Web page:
SCIPP researchers apply particle physics expertise to cancer therapy

NIH grant supports work on proton computed tomography to guide proton therapy for cancer treatment

This prototype proton CT scanner was developed in the SCIPP laboratories by a team of physicists led by Hartmut Sadrozinski (below).

Physicists at the University of California, Santa Cruz, are working with medical researchers at Loma Linda University Medical Center to develop a new imaging technology to guide proton therapy for cancer treatment.

Proton therapy is a type of radiation therapy that allows powerful doses of radiation to be delivered directly to a tumor with little damage to the surrounding healthy tissues. Currently, images and data for planning and guidance of proton therapy are obtained from x-ray computed tomography (commonly known as a CT scan or CAT scan). But using information from x-rays to guide proton beams results in uncertainties that limit the accuracy with which the tumor can be targeted.

To overcome these limitations, researchers at the Santa Cruz Institute for Particle Physics (SCIPP) at UC Santa Cruz and their collaborators have been working since 2003 to develop the technology needed to perform proton computed tomography. This technology uses proton beams in the same way that x-rays are used in a regular CT scan.

"We have spent our whole careers building detectors to record charged particles, so we knew we could built a detector for proton tomography, and now we have a working prototype," said Hartmut Sadrozinski, a research physicist who leads work on the project at SCIPP.

A new four-year, $2 million grant from the National Institutes of Health is funding current efforts to translate proton CT from the physics laboratory to clinical application, with about half of the funding going to UC Santa Cruz. Dr. Reinhard Schulte, an associate professor of radiation medicine, leads the project at Loma Linda, where the world's first hospital-based proton therapy center was built in 1990.

X-rays and proton beams have similar biological effects on cells, causing radiation damage to molecules within the cells. The increased susceptibility of cancer cells to radiation damage allows selective destruction of tumor cells with x-rays. But x-rays affect all of the tissues along the path of the x-ray beam through the body, whereas a proton beam can be tuned to deposit its energy mostly in a targeted area where the tumor is, with virtually no energy deposited beyond the target. This allows the use of higher radiation doses in proton therapy than can be safely used in x-ray therapy. It is also possible, if a tumor is adjacent to a critical structure in the body, to direct the proton beam so that it stops in the tumor without entering or causing any damage to the adjacent tissue behind the tumor.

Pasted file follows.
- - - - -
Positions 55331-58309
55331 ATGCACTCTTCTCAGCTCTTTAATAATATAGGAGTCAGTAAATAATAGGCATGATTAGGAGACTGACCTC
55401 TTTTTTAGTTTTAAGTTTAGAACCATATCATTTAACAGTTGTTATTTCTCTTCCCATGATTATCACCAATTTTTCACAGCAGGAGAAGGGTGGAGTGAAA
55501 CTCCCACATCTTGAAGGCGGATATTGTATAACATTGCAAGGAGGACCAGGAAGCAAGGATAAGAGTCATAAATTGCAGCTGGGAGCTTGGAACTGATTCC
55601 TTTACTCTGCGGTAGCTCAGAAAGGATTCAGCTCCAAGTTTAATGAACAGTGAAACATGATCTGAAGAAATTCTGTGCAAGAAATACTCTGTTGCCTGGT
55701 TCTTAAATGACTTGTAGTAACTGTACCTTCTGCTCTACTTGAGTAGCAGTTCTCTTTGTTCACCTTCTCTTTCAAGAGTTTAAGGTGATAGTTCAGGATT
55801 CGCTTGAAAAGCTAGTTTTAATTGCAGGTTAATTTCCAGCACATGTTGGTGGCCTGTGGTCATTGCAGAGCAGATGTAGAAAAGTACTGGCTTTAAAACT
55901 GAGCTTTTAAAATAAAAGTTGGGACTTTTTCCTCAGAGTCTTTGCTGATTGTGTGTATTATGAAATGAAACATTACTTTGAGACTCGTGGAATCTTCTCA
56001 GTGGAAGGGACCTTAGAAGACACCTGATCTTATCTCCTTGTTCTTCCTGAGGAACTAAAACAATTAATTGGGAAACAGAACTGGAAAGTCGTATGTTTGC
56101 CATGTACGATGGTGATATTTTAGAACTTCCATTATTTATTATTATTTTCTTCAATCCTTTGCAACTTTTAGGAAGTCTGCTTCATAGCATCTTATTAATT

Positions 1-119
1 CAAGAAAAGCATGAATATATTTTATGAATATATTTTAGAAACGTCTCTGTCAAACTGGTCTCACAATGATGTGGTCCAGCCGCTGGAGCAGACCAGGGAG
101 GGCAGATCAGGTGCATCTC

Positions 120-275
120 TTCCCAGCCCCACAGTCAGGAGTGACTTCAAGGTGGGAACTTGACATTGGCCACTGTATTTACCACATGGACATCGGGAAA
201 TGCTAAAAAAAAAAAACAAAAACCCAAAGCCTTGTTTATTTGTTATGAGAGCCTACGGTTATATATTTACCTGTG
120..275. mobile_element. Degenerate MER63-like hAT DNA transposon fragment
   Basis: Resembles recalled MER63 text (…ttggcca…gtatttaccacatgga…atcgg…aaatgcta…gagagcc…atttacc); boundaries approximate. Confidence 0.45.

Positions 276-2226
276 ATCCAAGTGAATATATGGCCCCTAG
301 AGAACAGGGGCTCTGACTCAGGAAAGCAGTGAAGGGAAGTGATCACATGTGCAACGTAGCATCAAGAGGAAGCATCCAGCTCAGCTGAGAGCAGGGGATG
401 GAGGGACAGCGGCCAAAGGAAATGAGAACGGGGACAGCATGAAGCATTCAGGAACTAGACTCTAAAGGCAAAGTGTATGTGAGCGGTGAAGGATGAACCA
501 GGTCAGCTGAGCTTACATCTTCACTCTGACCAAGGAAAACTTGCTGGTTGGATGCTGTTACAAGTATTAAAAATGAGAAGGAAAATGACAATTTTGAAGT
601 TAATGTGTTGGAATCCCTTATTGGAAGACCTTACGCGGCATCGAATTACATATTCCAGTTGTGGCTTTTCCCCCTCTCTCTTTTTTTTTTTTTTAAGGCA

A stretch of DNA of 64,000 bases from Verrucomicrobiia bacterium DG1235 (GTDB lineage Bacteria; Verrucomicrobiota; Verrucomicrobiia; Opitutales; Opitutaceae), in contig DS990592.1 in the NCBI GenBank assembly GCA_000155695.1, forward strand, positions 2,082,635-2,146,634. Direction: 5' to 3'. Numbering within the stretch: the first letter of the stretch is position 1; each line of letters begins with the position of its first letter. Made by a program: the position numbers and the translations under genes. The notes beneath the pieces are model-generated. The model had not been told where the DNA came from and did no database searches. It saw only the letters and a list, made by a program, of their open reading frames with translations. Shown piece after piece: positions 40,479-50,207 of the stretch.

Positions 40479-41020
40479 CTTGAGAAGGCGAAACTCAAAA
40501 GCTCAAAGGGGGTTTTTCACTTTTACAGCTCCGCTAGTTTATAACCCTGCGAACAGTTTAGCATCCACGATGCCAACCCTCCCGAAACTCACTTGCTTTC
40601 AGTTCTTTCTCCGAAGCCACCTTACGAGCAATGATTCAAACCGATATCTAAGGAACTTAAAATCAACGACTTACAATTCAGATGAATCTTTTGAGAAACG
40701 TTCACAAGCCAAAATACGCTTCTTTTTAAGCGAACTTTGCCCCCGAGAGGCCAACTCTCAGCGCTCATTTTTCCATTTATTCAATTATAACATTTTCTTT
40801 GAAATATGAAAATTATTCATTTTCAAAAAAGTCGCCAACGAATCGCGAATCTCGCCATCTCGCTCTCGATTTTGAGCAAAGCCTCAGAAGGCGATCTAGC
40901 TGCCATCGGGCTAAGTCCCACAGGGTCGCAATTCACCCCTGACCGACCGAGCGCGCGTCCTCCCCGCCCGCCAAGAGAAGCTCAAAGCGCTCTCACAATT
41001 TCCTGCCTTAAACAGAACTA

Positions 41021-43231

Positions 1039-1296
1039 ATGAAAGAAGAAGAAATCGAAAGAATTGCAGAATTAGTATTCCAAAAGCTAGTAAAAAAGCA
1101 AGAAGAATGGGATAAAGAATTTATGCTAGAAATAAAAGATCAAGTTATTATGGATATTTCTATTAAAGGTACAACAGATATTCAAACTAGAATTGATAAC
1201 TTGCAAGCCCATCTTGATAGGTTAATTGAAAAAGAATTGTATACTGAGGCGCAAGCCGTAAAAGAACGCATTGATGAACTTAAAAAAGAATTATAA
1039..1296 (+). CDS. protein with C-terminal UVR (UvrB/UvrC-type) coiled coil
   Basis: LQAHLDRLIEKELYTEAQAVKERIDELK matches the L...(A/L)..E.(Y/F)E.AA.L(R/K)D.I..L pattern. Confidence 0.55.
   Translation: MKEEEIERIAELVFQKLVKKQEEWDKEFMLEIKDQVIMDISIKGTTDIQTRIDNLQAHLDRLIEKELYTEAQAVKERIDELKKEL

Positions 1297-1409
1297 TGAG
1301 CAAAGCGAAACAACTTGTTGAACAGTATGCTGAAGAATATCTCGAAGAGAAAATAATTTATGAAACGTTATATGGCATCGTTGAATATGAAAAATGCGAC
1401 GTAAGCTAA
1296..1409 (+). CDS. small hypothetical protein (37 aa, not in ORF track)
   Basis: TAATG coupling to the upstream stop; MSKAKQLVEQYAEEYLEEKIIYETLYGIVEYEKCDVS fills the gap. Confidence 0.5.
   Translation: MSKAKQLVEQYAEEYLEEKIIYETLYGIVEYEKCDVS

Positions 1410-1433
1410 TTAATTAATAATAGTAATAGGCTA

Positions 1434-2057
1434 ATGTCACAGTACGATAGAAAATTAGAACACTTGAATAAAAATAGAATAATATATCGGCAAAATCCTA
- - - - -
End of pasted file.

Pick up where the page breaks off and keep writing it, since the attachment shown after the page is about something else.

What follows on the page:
The trick is to give the protons just the right amount of energy so that they will stop within the targeted area. An x-ray CT scan provides high-resolution images of the tumor and surrounding tissues, but it does not provide all the information needed to predict the exact range of protons passing through the tissues. With proton CT, it should be possible to design proton therapy to deliver radiation doses that conform precisely to the shape of the tumor on a daily basis.

"For proton CT, we tune the proton beam so that it passes through the patient, and we measure the residual energy in the protons, which tells us how much energy was lost," Sadrozinski said. Computed tomography techniques can then generate a three-dimensional picture of how the tissues in the body interact with the proton beam. "Then you can set the energy of the proton beam so that the protons stop right in the tumor."

The current proton CT prototype , which was built at SCIPP with support from Loma Linda University Medical Center and Northern Illinois University, is being tested on models of the human body (known to radiologists as "phantoms") and has not been used on actual patients. Researchers are focusing now on increasing the speed of the imaging process in order to limit radiation exposure and reduce the amount of time a patient would have to spend in the scanner. "We want to match the speed of a normal CT scan," Sadrozinski said.

Sadrozinski and Robert Johnson, professor of physics at UC Santa Cruz, used the same "silicon strip" detector technology for this project that they and other SCIPP researchers used to build detectors for major particle physics instruments, including the Fermi Gamma-ray Space Telescope and the ATLAS detector at the Large Hadron Collider (LHC) at CERN. The SCIPP team developed specialized readout electronics for proton CT, and the researchers also plan to incorporate technology being developed at SCIPP for the next upgrade of the LHC.

More than a dozen UCSC undergraduate students have contributed to the project over the past ten years, Sadrozinski said. "A lot of senior theses have come out of this work," he added.

In addition to Sadrozinski and Schulte, the principal investigators on the NIH grant include Vladimir Bashkirov, director of the radiation research physics core laboratory at Loma Linda University, and Keith Schubert, professor of computer science at California State University, San Bernardino.